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Saturday, July 16, 2005

 

Finally. Struggle of Empires.

Finally. Got SoE to the table. It's been setting on my game shelf for 8 or 9 months. Played through one war (out of 3 that make a complete game), made enough mistakes that we started over, then played two wars (out of three) before we ran out of time. We only played with four players, but I look forward to playing with more as soon as I am able.

For a game with such a short rulebook, it is easy to make mistakes. The rulebook is not organized well, and there is some significant errata. All those extra wooden cylinders? They are for bidding purposes. Spain is considered to be adjacent to Italy (that is significant errata). A failed sea move causes unrest. And why, oh why, didn't they put lines to delineate between the North Sea and Baltic if navies can only be used in Baltic battles but not North Sea battles?

The game features a unique system of alliances. From war to war alliances change. The first player takes two tokens representing two players he would like to see go to war. He makes a bid. Going around the table, any player who wants to bid more can change the two counters. The player who makes the highest bid loses his bid and places the counters on the alliance chart where they remain for the rest of the war.

The second player now chooses from the remaining player tokens, makes a bid and play continues around the table in the same manner as before. The highest bidder places the two tokens on the alliance chart in the positions he proposed. When all player/nation tokens are in the alliance box the next war begins. Players can't attack members of their alliance, although they don't have to support them in conflict if they so choose.

One obvious strategy is to get your enemies into your alliance and your friends into the opposing camp.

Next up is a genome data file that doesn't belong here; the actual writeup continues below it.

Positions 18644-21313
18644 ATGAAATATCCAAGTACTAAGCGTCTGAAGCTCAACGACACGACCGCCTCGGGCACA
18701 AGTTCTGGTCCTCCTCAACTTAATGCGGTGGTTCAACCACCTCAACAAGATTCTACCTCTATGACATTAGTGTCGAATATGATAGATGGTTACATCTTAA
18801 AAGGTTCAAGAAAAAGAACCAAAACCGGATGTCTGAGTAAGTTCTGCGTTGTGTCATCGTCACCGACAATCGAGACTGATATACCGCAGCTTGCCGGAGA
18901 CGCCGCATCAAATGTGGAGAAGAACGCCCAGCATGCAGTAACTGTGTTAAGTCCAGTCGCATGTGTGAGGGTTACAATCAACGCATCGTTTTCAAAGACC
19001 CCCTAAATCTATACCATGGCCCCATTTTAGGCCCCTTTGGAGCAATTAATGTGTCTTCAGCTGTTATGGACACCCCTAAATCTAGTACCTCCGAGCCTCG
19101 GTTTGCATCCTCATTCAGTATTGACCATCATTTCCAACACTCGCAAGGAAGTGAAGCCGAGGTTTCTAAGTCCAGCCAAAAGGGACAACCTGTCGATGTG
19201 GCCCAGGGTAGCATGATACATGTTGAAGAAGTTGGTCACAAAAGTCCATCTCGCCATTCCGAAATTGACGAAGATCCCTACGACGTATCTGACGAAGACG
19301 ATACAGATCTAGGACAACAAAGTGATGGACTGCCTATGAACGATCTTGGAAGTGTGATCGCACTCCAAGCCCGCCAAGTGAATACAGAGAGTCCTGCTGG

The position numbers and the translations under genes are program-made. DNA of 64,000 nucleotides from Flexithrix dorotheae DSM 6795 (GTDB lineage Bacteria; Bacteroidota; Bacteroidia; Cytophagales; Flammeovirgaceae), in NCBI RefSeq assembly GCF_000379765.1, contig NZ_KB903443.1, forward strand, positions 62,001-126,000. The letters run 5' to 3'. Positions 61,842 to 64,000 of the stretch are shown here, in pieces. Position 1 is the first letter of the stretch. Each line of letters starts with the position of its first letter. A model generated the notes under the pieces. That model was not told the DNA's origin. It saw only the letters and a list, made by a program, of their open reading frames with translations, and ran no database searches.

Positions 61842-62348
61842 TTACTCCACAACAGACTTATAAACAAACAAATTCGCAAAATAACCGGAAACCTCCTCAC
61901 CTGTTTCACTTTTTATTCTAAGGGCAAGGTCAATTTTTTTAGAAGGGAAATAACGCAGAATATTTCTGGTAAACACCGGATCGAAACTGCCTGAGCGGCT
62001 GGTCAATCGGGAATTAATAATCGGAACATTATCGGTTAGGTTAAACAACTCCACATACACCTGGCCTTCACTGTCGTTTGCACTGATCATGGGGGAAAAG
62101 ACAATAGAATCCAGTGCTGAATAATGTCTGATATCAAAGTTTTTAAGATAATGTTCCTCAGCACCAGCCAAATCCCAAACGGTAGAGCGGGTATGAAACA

The game also features a rather unique combat mechanism. Two dice are rolled in combat. The dice are subtracted from one another to calculate the value of the roll. For example, a roll of a 6 and a 4 would be 2 (6 - 4 = 2) a roll of a 3 and a 3 would be a 0 (3 - 3 = 0). Everyone in our group was puzzled trying to calculate the odds. I later found a chart that gives chances of rolling a given number using such a mechanism. Here it is, the odds of rolling a:

0 = 17%
1 = 28%
2 = 22%
3 = 17%
4 = 11%
5 = 6%.

Additionally, any roll that totals a 7 (either by the attacker or defender, winner or loser) causes an extra army to be lost.

SoE is a war game, but it has the feel of a war game that was designed by a guy with a background in German games, which it was. It is a good game, all in all. I really appreciate the thin rule book, which is unusual for a good war game. There are no exceptions to the rules to keep the game historically accurate, yet it has historical flavor.

I suspect we will play several more times in the next few months. If we do, it is a game that interests me enough that I will write a more in depth review.

The current version of Struggle of Empires, by WarFrog games, simply utilizes cardboard chits for game pieces. I understand that Eagle games is reprinting SoE. Eagle is notorious for cool plastic bits and great artwork. WarFrog has a well deserved reputation for poor rules. The game is good enough that the odds are 70/30 I will buy a copy of the Eagle version even though I own the original.

Good gaming
Coldfoot

Comments:
According to Gamefest, the Struggle of Empires reprint is exactly the same as the Warfrog version with an Eagle Games logo.

Conquest of the Empire is "Designed by Glenn Drover;
Inspired by a design by Martin Wallace" and is also published by Eagle. The rules are online and at first glance it seems that they have only borrowed the alliance mechanic. You can read them here:
http://www.bggfiles.com/viewfile.php3?fileid=11020
 
Well, in that case, my wife will be glad to hear that I won't be investing in a second copy.
 
You realize that your totals add up to 101%

-Warmfoot - keeping the honest more honest...honestly
 
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